A BOY AND HIS GOURD
Posted on Jan 27 2009 by Greg
When my dad was a kid, he and his pals invented a nonsense language. It was something to the effect of "Get the vitchim in the gourd with the ooh-bawe-deh-de and the gupsnare in the go-zack-ee." Throughout his life, when he was feeling whimsical or couldn't think of better words, he would occasionally pepper his sentences with things like," You kids better get that vitchim in the gourd..." or "That's gonna need a vitchimized gourd over there..."
You can just imagine, then, how I would love to know what he would do with a movie named The Secret of The Magic Gourd.
Chances are he'd take the gupsnare out of the ooh-bawe-deh-de and play it on the vitchim.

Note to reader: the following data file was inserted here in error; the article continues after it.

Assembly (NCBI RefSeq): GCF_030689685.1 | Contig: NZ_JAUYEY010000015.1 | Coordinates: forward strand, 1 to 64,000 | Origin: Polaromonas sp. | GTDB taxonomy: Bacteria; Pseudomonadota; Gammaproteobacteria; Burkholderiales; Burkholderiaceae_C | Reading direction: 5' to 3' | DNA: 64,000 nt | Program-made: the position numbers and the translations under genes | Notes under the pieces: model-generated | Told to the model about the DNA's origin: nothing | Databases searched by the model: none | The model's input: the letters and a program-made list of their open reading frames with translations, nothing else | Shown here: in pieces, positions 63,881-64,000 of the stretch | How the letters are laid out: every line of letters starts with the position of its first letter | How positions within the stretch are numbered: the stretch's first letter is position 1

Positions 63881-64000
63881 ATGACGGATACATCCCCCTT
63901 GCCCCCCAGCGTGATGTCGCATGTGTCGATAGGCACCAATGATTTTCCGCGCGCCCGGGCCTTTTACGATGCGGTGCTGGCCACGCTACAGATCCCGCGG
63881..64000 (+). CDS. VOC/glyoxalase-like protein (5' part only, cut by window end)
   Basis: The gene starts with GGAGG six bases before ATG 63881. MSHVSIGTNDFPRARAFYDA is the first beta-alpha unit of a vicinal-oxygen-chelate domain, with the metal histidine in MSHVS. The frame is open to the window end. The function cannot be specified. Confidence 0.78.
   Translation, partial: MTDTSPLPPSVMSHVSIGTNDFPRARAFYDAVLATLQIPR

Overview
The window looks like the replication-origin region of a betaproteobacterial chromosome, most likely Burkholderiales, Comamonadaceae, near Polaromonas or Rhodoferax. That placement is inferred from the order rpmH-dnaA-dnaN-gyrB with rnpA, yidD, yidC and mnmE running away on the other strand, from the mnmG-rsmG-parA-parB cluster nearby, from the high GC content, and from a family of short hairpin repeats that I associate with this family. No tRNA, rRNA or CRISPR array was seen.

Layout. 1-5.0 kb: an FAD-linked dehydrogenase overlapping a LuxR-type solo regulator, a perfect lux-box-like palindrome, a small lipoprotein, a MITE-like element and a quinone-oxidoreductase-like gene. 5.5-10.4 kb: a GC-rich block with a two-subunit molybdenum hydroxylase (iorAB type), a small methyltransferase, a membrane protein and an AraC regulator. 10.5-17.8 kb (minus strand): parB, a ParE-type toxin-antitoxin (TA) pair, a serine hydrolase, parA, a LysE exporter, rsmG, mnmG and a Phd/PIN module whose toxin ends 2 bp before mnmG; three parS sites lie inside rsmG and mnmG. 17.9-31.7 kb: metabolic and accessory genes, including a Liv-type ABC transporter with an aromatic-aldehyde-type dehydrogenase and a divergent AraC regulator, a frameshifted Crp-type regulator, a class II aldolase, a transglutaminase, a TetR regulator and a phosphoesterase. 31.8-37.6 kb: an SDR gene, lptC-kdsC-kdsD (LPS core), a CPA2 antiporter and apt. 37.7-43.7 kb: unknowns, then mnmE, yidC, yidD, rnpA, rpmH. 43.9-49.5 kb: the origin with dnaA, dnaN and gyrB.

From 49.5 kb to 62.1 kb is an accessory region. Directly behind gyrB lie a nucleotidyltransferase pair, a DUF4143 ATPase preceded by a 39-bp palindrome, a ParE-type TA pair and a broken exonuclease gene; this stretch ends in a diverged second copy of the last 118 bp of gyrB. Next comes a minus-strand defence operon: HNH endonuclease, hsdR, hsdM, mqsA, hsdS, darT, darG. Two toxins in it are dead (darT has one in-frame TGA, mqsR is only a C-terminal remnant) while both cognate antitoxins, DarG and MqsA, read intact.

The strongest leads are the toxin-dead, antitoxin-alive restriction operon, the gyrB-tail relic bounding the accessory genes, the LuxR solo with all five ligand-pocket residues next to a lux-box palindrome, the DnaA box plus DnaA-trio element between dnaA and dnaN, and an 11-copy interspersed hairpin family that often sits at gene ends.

Anyway, that's not why you clicked. The Secret of the Magic Gourd
is a very lovely film and deserves more notice in the U.S. than it is getting. The first of Disney's Chinese co-productions, the film did respectable business in China, where it is titled "Bao hu lu de mi mi."
In the interest of lip synchronization, the young boy's name is changed from "Bao" to "Raymond" and the Gourd's name is "Bailey," from the Chinese "Hu lu" (could it be that the website hulu gets its name from here?
The story, from a classic Chinese children's book, is a dreamlike, present day tale in which a boy learns to be careful what he wishes for -- a theme explored with horror in "The Monkey's Paw" and The Twilight Zone
and with humor on I Dream of Jeannie
. Some of the wacky antics caused by little Bailey in his earnest attempts to please his "master" reminded me very much of "Jeannie."